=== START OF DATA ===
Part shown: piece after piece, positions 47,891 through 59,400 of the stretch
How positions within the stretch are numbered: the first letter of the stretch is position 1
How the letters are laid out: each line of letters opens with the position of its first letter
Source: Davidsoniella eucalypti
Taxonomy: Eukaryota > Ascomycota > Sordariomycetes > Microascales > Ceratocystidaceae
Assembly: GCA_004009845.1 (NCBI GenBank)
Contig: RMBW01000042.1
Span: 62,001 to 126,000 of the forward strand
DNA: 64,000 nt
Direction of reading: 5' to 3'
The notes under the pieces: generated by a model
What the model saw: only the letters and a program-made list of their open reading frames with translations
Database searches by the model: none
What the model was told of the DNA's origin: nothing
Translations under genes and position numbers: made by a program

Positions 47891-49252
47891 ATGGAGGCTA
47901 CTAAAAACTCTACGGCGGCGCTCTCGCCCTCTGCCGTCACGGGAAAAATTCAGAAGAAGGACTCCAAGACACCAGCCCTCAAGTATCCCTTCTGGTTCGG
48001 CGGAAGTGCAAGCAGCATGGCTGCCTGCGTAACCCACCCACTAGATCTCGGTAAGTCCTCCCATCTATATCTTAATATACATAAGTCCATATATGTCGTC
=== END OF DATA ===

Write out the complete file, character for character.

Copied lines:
Part shown: piece after piece, positions 47,891 through 59,400 of the stretch
How positions within the stretch are numbered: the first letter of the stretch is position 1
How the letters are laid out: each line of letters opens with the position of its first letter
Source: Davidsoniella eucalypti
Taxonomy: Eukaryota > Ascomycota > Sordariomycetes > Microascales > Ceratocystidaceae
Assembly: GCA_004009845.1 (NCBI GenBank)
Contig: RMBW01000042.1
Span: 62,001 to 126,000 of the forward strand
DNA: 64,000 nt
Direction of reading: 5' to 3'
The notes under the pieces: generated by a model
What the model saw: only the letters and a program-made list of their open reading frames with translations
Database searches by the model: none
What the model was told of the DNA's origin: nothing
Translations under genes and position numbers: made by a program

Positions 47891-49252
47891 ATGGAGGCTA
47901 CTAAAAACTCTACGGCGGCGCTCTCGCCCTCTGCCGTCACGGGAAAAATTCAGAAGAAGGACTCCAAGACACCAGCCCTCAAGTATCCCTTCTGGTTCGG
48001 CGGAAGTGCAAGCAGCATGGCTGCCTGCGTAACCCACCCACTAGATCTCGGTAAGTCCTCCCATCTATATCTTAATATACATAAGTCCATATATGTCGTC